What is Bitcoin?
Bitcoin is a digital currency that was created in 2009 by an unknown person or group using the pseudonym Satoshi Nakamoto. It was the first decentralized cryptocurrency, meaning it operates without a central authority like a bank or government.
Bitcoin runs on a public ledger called the blockchain, which records all transactions in a peer-to-peer network. Users connect to the network with Bitcoin wallet software, and transactions are verified by network nodes and recorded in the blockchain. This allows two users to transact directly without needing a third-party intermediary.
Bitcoin was created to be an alternative to traditional fiat currencies and was intended to give users financial freedom and anonymity. It has a fixed supply of 21 million coins, which ensures scarcity similar to precious metals. Bitcoin remains the most popular cryptocurrency today, though many others have been created using its source code and basic framework.
Origins of Bitcoin
In January 2009, Nakamoto mined the genesis block, launching the Bitcoin network and the world’s first cryptocurrency. In the early days, bitcoins were mainly obtained through mining and had very little real-world value.
In 2010, some key milestones occurred that showed Bitcoin’s potential as a medium of exchange. Programmer Laszlo Hanyecz conducted the first known commercial Bitcoin transaction, trading 10,000 bitcoins for two pizzas on May 22. Later that year Bitcoin started actively trading, reaching parity with the US dollar.
While Nakamoto was the original inventor, he handed control of the Bitcoin code to developer Gavin Andresen. Since then, hundreds of developers have contributed to improving Bitcoin’s software and helping scale the network. Though the identity of Bitcoin’s founder remains a mystery, a community of developers stewards the project today.
What Makes Bitcoin Different?
Bitcoin’s most unique advantage comes from the fact that it was the very first cryptocurrency to appear on the market. It has managed to create a global community and give birth to an entirely new industry of millions of enthusiasts who create, invest in, trade, and use Bitcoin and other cryptocurrencies in their everyday lives.
The entire cryptocurrency market — now worth more than $2 trillion — is based on the idea realized by Bitcoin: money that can be sent and received by anyone, anywhere in the world, without reliance on trusted intermediaries, such as banks and financial services companies.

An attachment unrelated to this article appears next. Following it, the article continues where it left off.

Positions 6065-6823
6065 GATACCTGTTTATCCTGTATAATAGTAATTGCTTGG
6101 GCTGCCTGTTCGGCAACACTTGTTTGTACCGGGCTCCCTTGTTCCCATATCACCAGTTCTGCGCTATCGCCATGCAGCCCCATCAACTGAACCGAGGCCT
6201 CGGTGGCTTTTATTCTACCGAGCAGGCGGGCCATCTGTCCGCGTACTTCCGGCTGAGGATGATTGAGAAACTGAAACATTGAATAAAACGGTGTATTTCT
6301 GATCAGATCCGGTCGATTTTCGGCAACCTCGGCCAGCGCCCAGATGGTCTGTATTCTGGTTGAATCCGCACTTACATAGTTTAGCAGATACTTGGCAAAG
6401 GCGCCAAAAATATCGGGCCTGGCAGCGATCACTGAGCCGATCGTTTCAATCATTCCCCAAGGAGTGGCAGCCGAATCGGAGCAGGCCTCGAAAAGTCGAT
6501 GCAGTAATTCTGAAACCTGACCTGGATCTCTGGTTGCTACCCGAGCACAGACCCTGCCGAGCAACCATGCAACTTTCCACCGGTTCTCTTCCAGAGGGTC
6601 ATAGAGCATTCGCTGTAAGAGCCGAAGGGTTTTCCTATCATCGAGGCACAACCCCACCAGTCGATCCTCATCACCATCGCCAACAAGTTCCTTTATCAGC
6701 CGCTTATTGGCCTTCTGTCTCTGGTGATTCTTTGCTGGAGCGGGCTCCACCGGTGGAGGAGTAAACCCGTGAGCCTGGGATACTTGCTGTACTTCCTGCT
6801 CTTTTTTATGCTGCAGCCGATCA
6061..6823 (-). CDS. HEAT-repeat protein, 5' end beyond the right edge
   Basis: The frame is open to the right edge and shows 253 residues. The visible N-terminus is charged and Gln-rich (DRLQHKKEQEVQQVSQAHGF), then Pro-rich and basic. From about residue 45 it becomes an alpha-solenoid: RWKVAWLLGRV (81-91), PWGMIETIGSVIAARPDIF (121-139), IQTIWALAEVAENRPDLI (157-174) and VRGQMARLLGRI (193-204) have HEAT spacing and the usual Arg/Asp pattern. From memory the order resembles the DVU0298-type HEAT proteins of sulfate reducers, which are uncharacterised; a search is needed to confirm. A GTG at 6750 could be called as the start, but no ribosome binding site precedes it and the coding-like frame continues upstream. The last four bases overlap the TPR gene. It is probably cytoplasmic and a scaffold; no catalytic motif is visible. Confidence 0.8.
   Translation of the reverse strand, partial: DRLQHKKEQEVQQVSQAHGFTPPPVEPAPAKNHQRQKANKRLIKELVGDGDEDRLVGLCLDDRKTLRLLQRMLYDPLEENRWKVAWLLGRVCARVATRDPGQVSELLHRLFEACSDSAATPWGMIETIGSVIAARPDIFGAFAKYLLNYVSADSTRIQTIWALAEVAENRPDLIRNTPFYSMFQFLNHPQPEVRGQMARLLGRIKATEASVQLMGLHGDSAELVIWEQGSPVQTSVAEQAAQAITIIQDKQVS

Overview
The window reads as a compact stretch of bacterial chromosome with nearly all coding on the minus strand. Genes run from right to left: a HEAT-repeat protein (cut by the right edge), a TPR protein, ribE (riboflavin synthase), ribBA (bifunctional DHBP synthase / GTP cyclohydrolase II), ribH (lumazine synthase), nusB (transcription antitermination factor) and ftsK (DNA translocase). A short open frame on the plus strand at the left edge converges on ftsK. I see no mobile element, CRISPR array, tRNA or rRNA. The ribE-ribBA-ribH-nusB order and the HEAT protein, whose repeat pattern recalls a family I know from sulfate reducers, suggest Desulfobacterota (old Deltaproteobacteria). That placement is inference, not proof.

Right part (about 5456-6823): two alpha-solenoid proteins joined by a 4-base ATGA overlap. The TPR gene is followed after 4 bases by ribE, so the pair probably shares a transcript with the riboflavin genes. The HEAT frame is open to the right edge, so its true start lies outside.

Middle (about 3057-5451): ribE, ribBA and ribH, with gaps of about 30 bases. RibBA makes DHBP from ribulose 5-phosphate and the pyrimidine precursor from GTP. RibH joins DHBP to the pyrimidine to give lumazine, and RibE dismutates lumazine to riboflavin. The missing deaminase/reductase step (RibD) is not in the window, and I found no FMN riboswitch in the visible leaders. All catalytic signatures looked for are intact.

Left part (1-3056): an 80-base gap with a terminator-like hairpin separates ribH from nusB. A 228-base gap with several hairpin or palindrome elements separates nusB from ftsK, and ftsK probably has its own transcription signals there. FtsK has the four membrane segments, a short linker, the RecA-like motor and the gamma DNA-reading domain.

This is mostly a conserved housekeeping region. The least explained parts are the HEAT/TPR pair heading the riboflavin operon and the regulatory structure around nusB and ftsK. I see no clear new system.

Thanks to its pioneering nature, BTC remains at the top of this energetic market after over a decade of existence. Even after Bitcoin has lost its undisputed dominance, it remains the largest cryptocurrency, with a market capitalization that surpassed the $1 trillion mark in 2021, after the Bitcoin price AUD hit an all-time high of over $100,000 AUD on April 14, 2021. This is owing in large part to growing institutional interest in Bitcoin and the ubiquitousness of platforms that provide use-cases for BTC price checking and trading: wallets, exchanges, payment services, online games, and more.
How the price of Bitcoin (AUD) works
The Bitcoin price AUD is always fluctuating, as Bitcoin is traded globally 24/7. From humble beginnings of less than 1 cent per BTC, the cryptocurrency has seen huge growth, gaining thousands of percent in value to reach the current Bitcoin price. Due to the volatile nature of cryptocurrencies, the BTC price can change frequently.
So, the Bitcoin price AUD you see one minute could be different the next. Additionally, Bitcoin price differences can exist when looking across various exchanges and countries. So, the amount of Australian dollars (AUD) needed to buy Bitcoin can vary depending on where you are located and the exchange you use. The Bitcoin price AUD is never static but constantly adjusting based on trading activity worldwide.
View our guide on how to buy Bitcoin in Australia.